Ray Parker Jr may have dispatched early Jacko earlier, but on this occasion, up against the turbo futurist-boogie of ZZ Top – who broke through that year with Eliminator, and soon everyone’s key fact was that the one without a beard was called Frank Beard – he doesn’t stand a chance.

Verdict: Hits

(Hits) Jump / Van Halen
(Now) If It Happens Again / UB40

We will gladly put the case for UB40 being utterly magnificent for their first seven/ eight years of existence, but even so, Van Halen’s ‘Jump’ operates in a different orbit of amazingness entirely and wins this by a large margin.

Verdict: Hits

(Hits) Footloose / Kenny Loggins
(Now) Jump (For My Love) / The Pointer Sisters

Kenny Loggins’ ‘Footloose’ was the bane of many a motorist’s life, encouraging the youth to fight smalltown oppression by dancing on top of cars. For that reason alone we’re Team Pointer Sisters.

Verdict: Now 4 

(Hits) Apollo 9 / Adam Ant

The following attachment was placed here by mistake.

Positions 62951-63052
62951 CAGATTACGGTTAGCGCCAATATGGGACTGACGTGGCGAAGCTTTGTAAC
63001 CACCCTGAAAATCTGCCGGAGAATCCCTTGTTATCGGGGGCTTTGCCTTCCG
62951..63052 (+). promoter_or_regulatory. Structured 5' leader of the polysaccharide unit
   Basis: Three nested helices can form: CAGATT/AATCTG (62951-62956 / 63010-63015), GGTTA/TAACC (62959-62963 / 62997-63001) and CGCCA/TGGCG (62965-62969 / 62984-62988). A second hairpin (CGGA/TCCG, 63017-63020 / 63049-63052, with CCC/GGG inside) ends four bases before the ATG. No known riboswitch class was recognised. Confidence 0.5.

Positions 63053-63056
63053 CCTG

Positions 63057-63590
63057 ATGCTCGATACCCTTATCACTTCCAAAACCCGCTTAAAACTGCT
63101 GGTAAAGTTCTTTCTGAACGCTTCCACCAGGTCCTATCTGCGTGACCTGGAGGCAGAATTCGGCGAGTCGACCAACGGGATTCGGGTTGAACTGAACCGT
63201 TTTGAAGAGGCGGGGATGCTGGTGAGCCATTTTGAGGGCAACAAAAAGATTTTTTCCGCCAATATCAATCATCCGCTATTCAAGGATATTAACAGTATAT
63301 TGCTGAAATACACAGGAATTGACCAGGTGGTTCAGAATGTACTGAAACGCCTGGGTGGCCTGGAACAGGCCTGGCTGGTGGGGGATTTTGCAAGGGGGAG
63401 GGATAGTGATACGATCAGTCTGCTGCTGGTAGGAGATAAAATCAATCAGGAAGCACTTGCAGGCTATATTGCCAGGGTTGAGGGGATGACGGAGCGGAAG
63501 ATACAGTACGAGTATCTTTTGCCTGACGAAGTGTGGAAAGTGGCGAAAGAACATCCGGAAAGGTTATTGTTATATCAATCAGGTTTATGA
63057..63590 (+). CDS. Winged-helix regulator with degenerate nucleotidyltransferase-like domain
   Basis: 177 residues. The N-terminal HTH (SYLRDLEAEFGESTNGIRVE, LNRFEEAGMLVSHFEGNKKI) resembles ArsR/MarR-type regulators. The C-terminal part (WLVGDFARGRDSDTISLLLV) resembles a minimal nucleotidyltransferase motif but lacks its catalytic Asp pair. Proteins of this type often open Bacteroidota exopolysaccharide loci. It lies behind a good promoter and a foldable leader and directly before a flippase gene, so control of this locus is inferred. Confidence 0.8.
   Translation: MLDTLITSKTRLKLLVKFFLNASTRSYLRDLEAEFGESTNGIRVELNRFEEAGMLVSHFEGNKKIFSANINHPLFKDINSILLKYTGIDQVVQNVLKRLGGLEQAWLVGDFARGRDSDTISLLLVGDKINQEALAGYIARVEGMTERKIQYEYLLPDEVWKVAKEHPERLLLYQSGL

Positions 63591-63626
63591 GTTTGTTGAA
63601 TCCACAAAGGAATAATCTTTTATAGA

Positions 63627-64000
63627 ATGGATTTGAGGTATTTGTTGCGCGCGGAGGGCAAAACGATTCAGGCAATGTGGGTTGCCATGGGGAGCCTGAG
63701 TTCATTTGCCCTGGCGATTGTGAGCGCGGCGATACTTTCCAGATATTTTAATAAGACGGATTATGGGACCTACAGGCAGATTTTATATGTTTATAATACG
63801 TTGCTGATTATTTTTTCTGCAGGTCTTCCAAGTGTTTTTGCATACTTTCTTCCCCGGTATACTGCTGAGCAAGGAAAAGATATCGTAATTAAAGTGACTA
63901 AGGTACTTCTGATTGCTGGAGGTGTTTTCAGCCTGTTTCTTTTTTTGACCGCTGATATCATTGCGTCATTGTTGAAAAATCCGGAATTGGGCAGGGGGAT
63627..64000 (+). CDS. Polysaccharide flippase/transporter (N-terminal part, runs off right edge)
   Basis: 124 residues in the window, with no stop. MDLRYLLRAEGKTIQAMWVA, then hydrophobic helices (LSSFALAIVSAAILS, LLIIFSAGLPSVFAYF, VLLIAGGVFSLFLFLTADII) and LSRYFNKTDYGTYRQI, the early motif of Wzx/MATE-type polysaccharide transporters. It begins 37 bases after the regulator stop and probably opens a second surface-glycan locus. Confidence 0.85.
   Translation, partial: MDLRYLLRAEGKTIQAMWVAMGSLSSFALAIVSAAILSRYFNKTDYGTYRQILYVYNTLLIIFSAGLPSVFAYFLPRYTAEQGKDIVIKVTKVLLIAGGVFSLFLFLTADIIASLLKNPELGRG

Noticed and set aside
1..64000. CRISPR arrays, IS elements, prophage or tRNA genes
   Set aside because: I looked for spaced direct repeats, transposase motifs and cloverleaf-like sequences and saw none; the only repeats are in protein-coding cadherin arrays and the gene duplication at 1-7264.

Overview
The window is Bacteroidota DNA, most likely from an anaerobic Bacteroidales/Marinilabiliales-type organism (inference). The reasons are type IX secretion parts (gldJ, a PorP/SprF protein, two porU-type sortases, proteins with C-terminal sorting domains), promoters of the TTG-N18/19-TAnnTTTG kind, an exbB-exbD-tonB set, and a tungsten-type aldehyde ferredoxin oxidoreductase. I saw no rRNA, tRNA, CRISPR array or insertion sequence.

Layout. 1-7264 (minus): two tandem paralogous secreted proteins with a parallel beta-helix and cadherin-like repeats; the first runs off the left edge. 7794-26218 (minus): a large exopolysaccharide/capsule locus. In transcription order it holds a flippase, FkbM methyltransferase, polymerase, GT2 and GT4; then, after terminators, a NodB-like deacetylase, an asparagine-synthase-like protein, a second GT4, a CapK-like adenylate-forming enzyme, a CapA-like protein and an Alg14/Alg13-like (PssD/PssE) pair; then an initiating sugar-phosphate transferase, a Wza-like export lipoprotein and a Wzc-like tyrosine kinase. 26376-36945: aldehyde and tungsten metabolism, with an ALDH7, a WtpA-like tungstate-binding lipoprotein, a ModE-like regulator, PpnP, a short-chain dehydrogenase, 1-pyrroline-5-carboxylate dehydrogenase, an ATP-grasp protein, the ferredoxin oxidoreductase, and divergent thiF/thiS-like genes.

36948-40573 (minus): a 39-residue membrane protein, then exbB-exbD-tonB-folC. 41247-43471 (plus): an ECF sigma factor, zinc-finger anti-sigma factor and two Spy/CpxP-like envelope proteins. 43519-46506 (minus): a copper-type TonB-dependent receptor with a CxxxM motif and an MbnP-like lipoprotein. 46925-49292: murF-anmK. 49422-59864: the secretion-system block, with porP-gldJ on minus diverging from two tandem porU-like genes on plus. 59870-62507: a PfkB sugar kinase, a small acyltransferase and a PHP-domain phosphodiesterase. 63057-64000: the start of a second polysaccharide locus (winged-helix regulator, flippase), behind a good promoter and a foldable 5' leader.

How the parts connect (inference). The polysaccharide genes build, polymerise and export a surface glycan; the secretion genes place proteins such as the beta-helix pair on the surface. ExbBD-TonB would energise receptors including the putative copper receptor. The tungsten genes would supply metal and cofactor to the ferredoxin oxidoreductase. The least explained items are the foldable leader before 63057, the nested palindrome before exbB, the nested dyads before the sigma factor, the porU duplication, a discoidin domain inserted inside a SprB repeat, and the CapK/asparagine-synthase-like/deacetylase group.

(Now) Hot Water / Level 42

Perhaps Adam Ant’s last splash before his extremely odd appearance at Live Aid the following year, ‘Apollo 9’ is a clattering astronaut-themed glam romp which is seated close to the main table at the wedding reception of his output. Although ‘Hot Water’ holds fonder memories for this correspondent as they were the first band he saw live around this time and they fair blew his mind.

Verdict: Now 4

(Hits) Modern Girl / Meat Loaf
(Now) Sexcrime (Nineteen Eighty-Four) / Eurythmics

Literally the sound of the year, soundtracking the fun-free film adaptation of George Orwell’s book 1984, Eurythmics showed off their new sampler to great effect with all its “sex-sex-sex-sex-s-s-s-s-sex-sex-sex-CRIME” stutterings. No shade to Meatloaf’s ode to female empowerment, but ‘Sexcrime’ still shines as an example of a band mid pop-goldrush.